Login or Join Now

Upload your photos, chat, win prizes and much more

Username:
Password:
Remember Me

Can't Access your Account?

New to ePHOTOzine? Join ePHOTOzine for free!

Sparrowhawk

Join Now

Join ePHOTOzine, the friendliest photography community.

Upload photos, chat with photographers, win prizes and much more for free!

55% OFF new PortraitPro 12 - use code EPHZROS414.
Add Comment

I spotted this sparrowhawk in my garden. A lot meaner looking than my normal robins and goldfinches!

Brand:OLYMPUS IMAGING CORP.
Camera:Olympus E-500 Check out Olympus Image Space!
Lens:Olympus 70-300
Recording media:JPEG (digital)
Date Taken:17 Dec 2010 - 3:38 PM
Focal Length:300mm
Lens Max Aperture:f/4.0
Aperture:f/5.6
Shutter Speed:1/60sec
Exposure Comp:0.0
ISO:400
Exposure Mode:Program AE
Metering Mode:Multi-segment
Flash:On, Did not fire
Title:Sparrowhawk
Username:Joools Joools
Uploaded:20 Feb 2011 - 12:37 AM
Tags:Bird, Sparrowhawk, Wildlife / nature
VS Mode Rating Unrated
These stats show the percentage of wins and the rating score that your photo has achieved. You can go to the VS Mode by clicking on this icon.

Signup to e2

Signup to e2 to see which photo this has won or lost against in the vs mode
Votes:12

Comments

accipiter
accipiter e2 Member 4accipiter vcard England56 Constructive Critique Points
20 Feb 2011 - 6:29 AM

Well captured. A

Nominating Constructive Critique

Please ensure that you understand what is meant by Constructive Critique - see FAQ here. If you still wish to nominate this comment click Yes

davey_griffo
20 Feb 2011 - 11:06 AMConstructive Critique!This comment was flagged as constructive critique! 

I shouldn't be at all surprised if it's the robins & goldfinches that attracted it down.

I nearly had a shot of one once. Might even have got it, if I hadn't left the camera in the boot of my car. Smile

One thing I have noticed with all of your bird shots is that the focus is off. They all look a little soft. Since you are using D-SLRs, I don't think we can blame the equipment.

This looks to me like it was either a fairly extreme crop from the original, or the autofocus just focused on something else. I'm assuming here that you are relatively new to using D-SLRs, so the best piece of advice I can give is watch the viewfinder/display, as it tells you exactly what the camera is doing.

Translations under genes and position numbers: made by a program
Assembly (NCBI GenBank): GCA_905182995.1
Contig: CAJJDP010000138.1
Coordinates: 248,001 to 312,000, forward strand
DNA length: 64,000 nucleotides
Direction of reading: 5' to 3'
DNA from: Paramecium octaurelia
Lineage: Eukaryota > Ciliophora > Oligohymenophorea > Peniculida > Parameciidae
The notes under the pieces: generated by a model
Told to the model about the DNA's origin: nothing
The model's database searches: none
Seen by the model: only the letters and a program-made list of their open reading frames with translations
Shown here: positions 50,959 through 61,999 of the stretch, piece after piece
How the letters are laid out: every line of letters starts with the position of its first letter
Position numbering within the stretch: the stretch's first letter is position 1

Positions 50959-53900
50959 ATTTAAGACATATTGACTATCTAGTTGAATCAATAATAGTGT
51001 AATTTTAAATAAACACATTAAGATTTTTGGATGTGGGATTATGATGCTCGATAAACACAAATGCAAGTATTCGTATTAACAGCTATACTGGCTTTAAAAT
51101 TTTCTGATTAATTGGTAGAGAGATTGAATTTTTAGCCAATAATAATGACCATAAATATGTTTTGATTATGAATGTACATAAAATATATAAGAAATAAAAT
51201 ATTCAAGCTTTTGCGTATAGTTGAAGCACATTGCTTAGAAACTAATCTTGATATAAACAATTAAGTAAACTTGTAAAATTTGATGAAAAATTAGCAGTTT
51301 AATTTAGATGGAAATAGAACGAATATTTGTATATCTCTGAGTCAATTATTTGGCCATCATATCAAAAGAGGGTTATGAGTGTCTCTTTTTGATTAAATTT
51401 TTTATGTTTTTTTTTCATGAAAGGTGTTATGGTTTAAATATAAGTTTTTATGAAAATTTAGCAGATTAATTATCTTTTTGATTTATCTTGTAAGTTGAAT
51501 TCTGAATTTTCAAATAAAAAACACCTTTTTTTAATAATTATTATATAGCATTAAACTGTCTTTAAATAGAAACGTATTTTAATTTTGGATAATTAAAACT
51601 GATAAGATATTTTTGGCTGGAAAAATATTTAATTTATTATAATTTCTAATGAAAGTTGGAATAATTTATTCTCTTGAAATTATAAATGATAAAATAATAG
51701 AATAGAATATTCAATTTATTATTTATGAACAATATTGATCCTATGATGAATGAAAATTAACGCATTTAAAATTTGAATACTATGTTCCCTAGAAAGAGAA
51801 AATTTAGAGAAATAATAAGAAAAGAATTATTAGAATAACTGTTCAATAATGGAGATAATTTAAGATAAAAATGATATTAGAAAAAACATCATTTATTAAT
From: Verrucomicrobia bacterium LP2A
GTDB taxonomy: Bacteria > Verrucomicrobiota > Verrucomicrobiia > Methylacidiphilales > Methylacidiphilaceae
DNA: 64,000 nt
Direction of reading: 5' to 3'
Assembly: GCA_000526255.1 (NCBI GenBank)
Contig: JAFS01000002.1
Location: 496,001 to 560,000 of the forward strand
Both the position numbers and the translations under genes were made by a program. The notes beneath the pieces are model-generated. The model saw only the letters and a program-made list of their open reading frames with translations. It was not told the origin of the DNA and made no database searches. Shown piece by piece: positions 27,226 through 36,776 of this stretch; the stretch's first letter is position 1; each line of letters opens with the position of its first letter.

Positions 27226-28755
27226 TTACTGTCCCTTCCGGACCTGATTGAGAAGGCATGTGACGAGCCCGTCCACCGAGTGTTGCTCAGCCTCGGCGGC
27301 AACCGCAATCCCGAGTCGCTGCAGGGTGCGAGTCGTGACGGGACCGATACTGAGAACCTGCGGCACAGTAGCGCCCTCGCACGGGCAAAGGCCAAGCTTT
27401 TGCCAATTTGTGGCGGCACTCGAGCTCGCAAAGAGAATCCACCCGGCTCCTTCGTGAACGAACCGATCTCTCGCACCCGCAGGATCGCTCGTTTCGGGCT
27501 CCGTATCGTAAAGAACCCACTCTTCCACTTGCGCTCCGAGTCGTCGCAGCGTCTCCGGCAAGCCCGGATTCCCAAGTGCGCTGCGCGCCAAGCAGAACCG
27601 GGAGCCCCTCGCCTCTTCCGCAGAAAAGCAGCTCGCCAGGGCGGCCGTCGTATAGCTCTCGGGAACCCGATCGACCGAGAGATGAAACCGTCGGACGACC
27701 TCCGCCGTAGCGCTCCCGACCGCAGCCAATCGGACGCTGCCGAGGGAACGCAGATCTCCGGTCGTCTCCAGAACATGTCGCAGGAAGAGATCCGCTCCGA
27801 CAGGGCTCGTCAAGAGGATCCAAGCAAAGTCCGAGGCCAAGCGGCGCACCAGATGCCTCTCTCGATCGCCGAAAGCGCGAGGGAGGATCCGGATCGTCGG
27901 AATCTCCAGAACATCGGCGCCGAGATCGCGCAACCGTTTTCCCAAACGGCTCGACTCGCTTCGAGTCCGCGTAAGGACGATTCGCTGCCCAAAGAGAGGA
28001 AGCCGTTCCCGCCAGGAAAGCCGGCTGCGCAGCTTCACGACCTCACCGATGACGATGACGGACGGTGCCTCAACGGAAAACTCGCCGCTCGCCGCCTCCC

If you had to make a crop from the original shot, & you see yourself doing a lot of wildlife, a good investment would be a longer lens. I have a Tamron 200-500mm which didn't come cheap (no pun intended Smile), but gets you right into the thick of things.

As far as focus goes, in the viewfinder you'll have noticed a series of dots/squares/lines/lights, usually in a diamond pattern. These are the focus points. Watch which one is light up when focus is acquired (usually you get a double bleep from the camera). If it's not over your subject, the camera has made the wrong choice about what to focus on.

The way it works is that the camera looks at all the focus points to see if it can get sharp focus. Hence all the whirring from the motors, before it settles & bleeps. If it can focus on more than one, it usually picks the one closest to the camera. Focus then becomes locked until you press the button all the way down (taking a photo), or release the button.

In the case of your shot above, it probably got sharp focus on the bird & the tree, choosing the tree as it's closer. Sometimes when you have a viewfinder as busy as this, it's better to go for spot focus, which forces the camera to use only the centre point, or manual. But often you can get what you want by releasing the shutter button & trying again.

It's worth persevering, as the cameras you've used are capable of much better focus than this, & you'll get some shots you can really be proud of.

Last Modified By davey_griffo at 20 Feb 2011 - 11:24 AM

Nominating Constructive Critique

Please ensure that you understand what is meant by Constructive Critique - see FAQ here. If you still wish to nominate this comment click Yes

Joools
Joools e2 Member 5Joools vcard United Kingdom
20 Feb 2011 - 3:06 PM

Hi Dave
Thanks very much for your helpful advice. In the case of the photo above, I just grabbed the camera and only had chance to shoot a few shots. The other bird shots were on my first trip out with my new Nikon equipment after recently ditching all my Olympus stuff so I'm still getting totally to grips with everything - practice makes perfect so I'll keep trying and use your advice to hopefully get a bit better!
I'm hoping to invest in a longer lens very shortly but am a bit skint just now after having to start again with Nikon. Otherwise I shall just have to wait on my lottery numbers coming up!
Cheers
Julie

Nominating Constructive Critique

Please ensure that you understand what is meant by Constructive Critique - see FAQ here. If you still wish to nominate this comment click Yes

davey_griffo
20 Feb 2011 - 6:28 PM

Well good luck. There are plenty of people who'll give you advice (myself included, as you've probably noticed Smile) if you get stuck. If you don't get an answer on your shot, post a query in the forums. Don't be afraid to ask. Someone's bound to answer.

Thanks for the CC point, btw. Always appreciated.

Nominating Constructive Critique

Please ensure that you understand what is meant by Constructive Critique - see FAQ here. If you still wish to nominate this comment click Yes

- Original Poster Comments
- Your Posts

Add a Comment

You must be a member to leave a comment

Username:
Password:
Remember me:
Un-tick this box if you want to login each time you visit.